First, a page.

A strange, subtle, and haunting novel.

Pub Date: March 24, 2020

ISBN: 978-0-525-52114-3

Page Count: 320

Publisher: Knopf

Review Posted Online: Nov. 25, 2019

Kirkus Reviews Issue: Dec. 15, 2019

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Fierce, poetic, uncompromising.

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THE CITY WE BECAME

This extremely urban fantasy, a love/hate song to and rallying cry for the author’s home of New York, expands her story “The City, Born Great” (from How Long ’Til Black Future Month, 2018).

When a great city reaches the point when it's ready to come to life, it chooses a human avatar, who guides the city through its birthing and contends with an extradimensional Enemy who seeks to strike at this vulnerable moment. Now, it is New York City’s time to be born, but its avatar is too weakened by the battle to complete the process. So each of the individual boroughs instantiates its own avatar to continue the fight. Manhattan is a multiracial grad student new to the city with a secret violent past that he can no longer quite remember; Brooklyn is an African American rap star–turned–lawyer and city councilwoman; Queens is an Indian math whiz here on a visa; the Bronx is a tough Lenape woman who runs a nonprofit art center; and Staten Island is a frightened and insular Irish American woman who wants nothing to do with the other four. Can these boroughs successfully awaken and heal their primary avatar and repel the invading white tentacles of the Enemy? The novel is a bold calling out of the racial tensions dividing not only New York City, but the U.S. as a whole; it underscores that people of color are an integral part of the city’s tapestry even if some white people prefer to treat them as interlopers. It's no accident that the only white avatar is the racist woman representing Staten Island, nor that the Enemy appears as a Woman in White who employs the forces of racism and gentrification in her invasion; her true self is openly inspired by the tropes of the xenophobic author H.P. Lovecraft. Although the story is a fantasy, many aspects of the plot draw on contemporary incidents. In the real world, white people don’t need a nudge from an eldritch abomination to call down a violent police reaction on people of color innocently conducting their daily lives, and just as in the book, third parties are fraudulently transferring property deeds from African American homeowners in Brooklyn, and gentrification forces out the people who made the neighborhood attractive in the first place. In the face of these behaviors, whataboutism, #BothSides, and #NotAllWhitePeople are feeble arguments.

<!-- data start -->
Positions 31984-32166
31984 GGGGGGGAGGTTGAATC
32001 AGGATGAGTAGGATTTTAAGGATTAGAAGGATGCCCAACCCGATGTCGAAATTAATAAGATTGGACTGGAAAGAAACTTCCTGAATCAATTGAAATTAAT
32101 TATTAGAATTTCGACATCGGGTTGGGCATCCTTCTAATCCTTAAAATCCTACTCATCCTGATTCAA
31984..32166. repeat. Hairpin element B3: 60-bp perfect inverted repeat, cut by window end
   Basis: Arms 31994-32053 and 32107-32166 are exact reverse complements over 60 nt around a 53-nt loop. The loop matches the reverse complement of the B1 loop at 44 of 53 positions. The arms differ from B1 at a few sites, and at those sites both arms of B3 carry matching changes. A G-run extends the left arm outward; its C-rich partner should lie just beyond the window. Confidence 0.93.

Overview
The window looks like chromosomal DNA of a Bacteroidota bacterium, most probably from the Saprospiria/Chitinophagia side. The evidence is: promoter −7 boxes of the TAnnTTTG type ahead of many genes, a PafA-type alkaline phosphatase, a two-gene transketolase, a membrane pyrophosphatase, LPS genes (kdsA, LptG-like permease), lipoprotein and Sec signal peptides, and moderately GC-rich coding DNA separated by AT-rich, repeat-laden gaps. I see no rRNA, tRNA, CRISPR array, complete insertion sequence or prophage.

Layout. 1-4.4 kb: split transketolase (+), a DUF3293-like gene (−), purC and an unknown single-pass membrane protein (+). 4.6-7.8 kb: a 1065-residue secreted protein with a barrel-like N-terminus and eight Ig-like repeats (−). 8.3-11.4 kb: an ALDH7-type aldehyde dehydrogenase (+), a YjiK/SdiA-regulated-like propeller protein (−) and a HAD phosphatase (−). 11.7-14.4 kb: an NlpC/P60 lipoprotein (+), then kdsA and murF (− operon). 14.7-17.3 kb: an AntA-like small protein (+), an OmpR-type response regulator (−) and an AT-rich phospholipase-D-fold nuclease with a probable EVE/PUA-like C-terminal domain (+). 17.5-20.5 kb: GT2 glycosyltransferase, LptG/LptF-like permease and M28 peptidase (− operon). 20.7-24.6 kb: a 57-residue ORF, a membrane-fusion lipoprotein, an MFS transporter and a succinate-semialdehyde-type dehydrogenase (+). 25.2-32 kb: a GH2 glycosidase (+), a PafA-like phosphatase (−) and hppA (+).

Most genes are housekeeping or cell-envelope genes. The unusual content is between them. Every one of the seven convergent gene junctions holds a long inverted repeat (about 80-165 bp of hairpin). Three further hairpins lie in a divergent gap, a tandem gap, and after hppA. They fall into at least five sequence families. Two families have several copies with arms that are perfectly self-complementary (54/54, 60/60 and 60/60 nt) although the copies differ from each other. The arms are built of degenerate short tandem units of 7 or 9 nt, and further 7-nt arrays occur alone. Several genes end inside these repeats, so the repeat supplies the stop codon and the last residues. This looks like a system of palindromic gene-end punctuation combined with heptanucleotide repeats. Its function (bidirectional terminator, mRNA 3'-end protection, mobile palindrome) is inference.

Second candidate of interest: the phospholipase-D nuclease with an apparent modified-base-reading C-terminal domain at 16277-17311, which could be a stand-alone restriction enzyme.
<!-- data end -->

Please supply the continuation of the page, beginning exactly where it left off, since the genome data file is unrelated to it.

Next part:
Fierce, poetic, uncompromising.

Pub Date: March 24, 2020

ISBN: 978-0-316-50984-8

Page Count: 448

Publisher: Orbit

Review Posted Online: Nov. 25, 2019

Kirkus Reviews Issue: Dec. 15, 2019